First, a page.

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Jan 4, 2017
This article is part of a series called News & Trends.

Google is being sued by the U.S. Department of Labor for allegedly failing to turnover documents relating to compensation of employees at its Silicon Valley headquarters.

The suit announced today charges that Google provided a September 1,  2015 “compensation snapshot,” but has refused to turnover other data the government wants, including job and salary history and contact information for the employees in that snapshot.

Likely for comparison purposes, the government also wants the same detailed information for employees working at its headquarters on September 1, 2014. Google, according to the lawsuit, has refused that request.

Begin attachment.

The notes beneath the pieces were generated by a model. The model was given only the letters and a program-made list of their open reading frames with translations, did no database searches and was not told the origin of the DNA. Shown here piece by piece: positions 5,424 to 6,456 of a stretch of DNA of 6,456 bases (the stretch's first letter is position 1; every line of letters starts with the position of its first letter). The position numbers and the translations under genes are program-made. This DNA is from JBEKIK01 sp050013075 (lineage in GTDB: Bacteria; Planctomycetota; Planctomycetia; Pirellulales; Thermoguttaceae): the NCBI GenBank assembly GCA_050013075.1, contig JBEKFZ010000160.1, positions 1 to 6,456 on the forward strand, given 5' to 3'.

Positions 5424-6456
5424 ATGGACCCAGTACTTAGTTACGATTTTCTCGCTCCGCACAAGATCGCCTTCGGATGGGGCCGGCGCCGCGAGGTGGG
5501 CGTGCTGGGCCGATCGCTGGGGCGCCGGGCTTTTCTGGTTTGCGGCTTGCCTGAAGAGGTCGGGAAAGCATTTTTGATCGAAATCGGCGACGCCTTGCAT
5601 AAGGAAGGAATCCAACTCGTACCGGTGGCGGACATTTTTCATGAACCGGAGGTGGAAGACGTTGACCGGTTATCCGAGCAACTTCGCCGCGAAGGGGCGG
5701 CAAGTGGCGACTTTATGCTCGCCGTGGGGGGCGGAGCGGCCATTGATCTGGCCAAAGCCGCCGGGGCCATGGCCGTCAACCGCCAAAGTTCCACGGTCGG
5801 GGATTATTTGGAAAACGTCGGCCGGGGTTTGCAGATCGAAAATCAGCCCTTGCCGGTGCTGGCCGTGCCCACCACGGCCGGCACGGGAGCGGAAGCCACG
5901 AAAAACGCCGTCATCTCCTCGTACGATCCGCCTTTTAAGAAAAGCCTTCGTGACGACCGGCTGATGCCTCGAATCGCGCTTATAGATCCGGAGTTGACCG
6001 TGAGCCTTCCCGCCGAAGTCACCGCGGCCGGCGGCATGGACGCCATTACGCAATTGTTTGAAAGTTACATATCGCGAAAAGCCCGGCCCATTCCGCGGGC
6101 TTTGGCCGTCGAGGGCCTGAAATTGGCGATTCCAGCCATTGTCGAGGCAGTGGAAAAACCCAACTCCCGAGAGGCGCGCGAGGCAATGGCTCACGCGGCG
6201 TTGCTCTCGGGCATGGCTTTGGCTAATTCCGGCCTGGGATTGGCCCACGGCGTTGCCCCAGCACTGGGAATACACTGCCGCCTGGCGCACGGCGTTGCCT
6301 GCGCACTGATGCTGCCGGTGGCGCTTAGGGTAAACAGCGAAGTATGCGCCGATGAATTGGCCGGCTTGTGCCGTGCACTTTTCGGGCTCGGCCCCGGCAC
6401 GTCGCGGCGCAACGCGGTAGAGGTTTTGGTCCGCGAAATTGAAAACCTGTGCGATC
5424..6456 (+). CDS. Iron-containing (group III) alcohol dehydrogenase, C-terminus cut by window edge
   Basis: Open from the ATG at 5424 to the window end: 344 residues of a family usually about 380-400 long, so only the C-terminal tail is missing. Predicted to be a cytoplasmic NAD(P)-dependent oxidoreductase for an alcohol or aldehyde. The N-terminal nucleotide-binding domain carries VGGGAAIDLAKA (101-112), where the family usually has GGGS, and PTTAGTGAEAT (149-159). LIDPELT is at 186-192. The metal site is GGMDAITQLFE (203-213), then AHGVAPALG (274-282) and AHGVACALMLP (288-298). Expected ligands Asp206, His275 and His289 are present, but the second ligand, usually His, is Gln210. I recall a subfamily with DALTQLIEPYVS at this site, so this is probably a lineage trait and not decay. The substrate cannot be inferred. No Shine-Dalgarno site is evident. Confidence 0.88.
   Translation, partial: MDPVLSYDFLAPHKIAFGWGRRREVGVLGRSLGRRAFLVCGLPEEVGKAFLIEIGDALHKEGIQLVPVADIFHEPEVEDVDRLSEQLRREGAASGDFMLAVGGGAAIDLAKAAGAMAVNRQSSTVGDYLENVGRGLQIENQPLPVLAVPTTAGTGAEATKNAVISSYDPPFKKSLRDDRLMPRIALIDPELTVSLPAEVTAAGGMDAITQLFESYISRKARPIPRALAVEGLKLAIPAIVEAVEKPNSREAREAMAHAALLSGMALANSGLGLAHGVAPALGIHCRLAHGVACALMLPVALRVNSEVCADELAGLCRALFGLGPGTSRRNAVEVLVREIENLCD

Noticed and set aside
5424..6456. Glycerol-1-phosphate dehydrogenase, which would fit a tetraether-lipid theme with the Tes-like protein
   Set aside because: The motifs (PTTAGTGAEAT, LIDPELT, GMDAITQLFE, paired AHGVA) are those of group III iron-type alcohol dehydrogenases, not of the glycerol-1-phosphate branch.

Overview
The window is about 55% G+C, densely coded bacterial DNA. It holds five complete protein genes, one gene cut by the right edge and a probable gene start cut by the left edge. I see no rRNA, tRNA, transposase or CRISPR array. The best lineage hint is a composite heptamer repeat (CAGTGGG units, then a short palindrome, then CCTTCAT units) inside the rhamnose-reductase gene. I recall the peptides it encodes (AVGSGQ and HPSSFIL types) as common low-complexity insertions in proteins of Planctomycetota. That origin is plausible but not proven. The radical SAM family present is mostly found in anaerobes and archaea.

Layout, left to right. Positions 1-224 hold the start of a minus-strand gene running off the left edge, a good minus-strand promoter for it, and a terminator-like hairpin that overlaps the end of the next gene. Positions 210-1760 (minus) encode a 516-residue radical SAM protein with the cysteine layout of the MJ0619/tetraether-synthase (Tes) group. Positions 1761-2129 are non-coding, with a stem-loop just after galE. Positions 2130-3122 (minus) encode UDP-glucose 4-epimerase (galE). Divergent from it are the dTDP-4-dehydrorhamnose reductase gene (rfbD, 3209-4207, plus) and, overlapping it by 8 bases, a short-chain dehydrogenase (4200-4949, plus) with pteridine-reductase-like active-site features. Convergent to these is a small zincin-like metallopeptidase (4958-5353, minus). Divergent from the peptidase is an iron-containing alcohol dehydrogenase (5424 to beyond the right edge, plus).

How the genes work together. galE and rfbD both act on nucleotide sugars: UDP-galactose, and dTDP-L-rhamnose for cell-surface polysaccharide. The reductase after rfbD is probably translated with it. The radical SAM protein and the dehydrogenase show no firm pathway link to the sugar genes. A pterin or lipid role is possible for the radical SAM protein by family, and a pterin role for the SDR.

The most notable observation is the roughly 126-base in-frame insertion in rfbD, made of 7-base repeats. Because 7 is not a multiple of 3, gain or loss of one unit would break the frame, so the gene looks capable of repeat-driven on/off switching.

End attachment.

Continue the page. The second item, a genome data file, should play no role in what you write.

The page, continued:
According to one report, Google has about 19,000 people working at its Mountain View, California, headquarters.

In response, Google issued this statement:

As a federal contractor, we’re familiar with our obligations and have worked collaboratively with the OFCCP. We’ve worked hard to comply with the OFCCP’s current audit and have provided hundreds of thousands of records over the last year, including those related to compensation. However, the handful of OFCCP requests that are the subject of the complaint are overbroad in scope, or reveal confidential data, and we’ve made this clear to the OFCCP, to no avail. These requests include thousands of employees’ private contact information which we safeguard rigorously. We hope to continue working with OFCCP to resolve this matter.

Because Google is a federal contractor — one advertising contract is worth $600,000 — it is bound by an agreement to allow the government to inspect its records to ensure compliance with equal opportunity laws and rules.  The Office of Federal Contract Compliance oversees these rules and routinely audits contractors.

This article is part of a series called News & Trends.
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